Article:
Body, House, Landscape: Re-Constructing Memory in Post-Resettled Newfoundland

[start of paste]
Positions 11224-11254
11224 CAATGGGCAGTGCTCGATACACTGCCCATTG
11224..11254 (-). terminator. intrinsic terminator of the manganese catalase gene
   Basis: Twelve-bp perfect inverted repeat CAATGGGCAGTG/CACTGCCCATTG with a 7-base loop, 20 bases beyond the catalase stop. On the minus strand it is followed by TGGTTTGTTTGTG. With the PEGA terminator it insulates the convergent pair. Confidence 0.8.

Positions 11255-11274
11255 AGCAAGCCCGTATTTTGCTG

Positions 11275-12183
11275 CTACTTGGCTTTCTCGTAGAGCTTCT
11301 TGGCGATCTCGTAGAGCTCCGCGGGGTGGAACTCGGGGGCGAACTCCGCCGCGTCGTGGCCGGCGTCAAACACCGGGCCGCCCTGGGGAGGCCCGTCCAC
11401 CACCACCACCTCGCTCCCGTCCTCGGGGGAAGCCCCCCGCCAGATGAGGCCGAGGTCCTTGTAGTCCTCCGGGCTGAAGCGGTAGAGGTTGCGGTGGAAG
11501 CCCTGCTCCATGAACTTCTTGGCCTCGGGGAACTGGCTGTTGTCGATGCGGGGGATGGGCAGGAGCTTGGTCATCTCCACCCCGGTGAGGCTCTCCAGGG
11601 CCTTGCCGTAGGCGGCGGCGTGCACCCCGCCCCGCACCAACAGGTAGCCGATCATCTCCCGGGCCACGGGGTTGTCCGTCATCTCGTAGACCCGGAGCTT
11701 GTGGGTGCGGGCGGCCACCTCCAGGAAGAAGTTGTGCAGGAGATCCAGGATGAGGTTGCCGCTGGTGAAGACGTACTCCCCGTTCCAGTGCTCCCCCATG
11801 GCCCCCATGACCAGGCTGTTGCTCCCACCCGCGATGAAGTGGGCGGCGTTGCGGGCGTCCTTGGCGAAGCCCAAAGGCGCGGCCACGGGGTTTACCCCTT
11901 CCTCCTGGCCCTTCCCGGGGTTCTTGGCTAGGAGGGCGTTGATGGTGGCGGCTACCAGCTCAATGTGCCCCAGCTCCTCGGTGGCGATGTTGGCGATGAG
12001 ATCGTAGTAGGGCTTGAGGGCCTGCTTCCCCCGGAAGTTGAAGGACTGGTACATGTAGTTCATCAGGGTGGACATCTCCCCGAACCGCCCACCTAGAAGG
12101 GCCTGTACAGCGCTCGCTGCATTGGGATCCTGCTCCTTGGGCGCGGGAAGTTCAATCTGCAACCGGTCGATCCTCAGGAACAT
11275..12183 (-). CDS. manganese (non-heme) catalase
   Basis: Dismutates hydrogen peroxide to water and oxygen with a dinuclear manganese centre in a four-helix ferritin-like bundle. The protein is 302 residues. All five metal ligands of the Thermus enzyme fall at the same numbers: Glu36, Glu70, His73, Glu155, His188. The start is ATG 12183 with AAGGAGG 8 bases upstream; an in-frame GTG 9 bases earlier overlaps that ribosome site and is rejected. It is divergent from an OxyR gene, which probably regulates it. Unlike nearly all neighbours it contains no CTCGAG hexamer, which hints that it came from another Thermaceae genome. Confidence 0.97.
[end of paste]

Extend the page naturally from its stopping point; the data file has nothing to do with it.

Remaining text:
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Body, House, Landscape: Re-Constructing Memory in Post-Resettled Newfoundland investigates collective memory in rural Newfoundland and the act of the Newfoundland Resettlement Program. The Newfoundland Resettlement, a government funded initiative, implemented a twenty-two year rule that relocated rural fishing communities to places with industrialized facilities. This resettlement of rural Newfoundlanders caused displacement and loss, leaving some resettled communities a mere memory. This thesis analyzes this relocation process and focuses on reclaiming loss through de-constructing and re-constructing memory as experienced through the body, the resettlement of the house and the relationships to landscape. Interdisciplinary methods are used combining choreography, fragmentation, and illusion to frame memory, emphasizing theories of performance and collective memory. The proposed site-specific installations, performing artist residence, community theatre and choreographed dance attempt to re-construct memory of one of Newfoundland’s most significant resettled communities, Merasheen.